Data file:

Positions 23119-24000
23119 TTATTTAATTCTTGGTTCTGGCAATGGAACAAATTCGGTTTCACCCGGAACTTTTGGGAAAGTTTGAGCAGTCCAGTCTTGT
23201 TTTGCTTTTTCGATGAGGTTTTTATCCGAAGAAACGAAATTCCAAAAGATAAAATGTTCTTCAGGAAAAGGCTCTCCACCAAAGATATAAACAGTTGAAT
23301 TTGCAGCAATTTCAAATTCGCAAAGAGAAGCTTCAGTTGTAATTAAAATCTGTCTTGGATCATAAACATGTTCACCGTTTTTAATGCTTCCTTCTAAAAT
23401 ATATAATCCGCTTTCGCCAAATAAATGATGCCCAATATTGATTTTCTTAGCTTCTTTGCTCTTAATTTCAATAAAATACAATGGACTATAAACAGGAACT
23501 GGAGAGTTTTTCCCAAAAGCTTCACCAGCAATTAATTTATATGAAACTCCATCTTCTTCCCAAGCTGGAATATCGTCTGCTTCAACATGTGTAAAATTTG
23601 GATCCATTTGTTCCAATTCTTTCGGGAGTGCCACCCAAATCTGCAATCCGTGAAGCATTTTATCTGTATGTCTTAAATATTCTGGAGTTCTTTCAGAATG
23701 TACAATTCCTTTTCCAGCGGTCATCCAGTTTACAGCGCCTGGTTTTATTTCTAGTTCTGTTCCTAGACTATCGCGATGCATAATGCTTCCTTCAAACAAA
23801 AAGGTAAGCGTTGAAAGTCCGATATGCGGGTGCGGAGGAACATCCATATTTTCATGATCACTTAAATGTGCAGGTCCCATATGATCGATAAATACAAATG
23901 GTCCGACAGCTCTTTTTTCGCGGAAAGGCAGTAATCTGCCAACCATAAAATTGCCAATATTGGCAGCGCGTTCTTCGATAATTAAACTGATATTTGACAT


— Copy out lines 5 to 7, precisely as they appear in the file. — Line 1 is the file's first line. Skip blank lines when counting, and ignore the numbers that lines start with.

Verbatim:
23401 ATATAATCCGCTTTCGCCAAATAAATGATGCCCAATATTGATTTTCTTAGCTTCTTTGCTCTTAATTTCAATAAAATACAATGGACTATAAACAGGAACT
23501 GGAGAGTTTTTCCCAAAAGCTTCACCAGCAATTAATTTATATGAAACTCCATCTTCTTCCCAAGCTGGAATATCGTCTGCTTCAACATGTGTAAAATTTG
23601 GATCCATTTGTTCCAATTCTTTCGGGAGTGCCACCCAAATCTGCAATCCGTGAAGCATTTTATCTGTATGTCTTAAATATTCTGGAGTTCTTTCAGAATG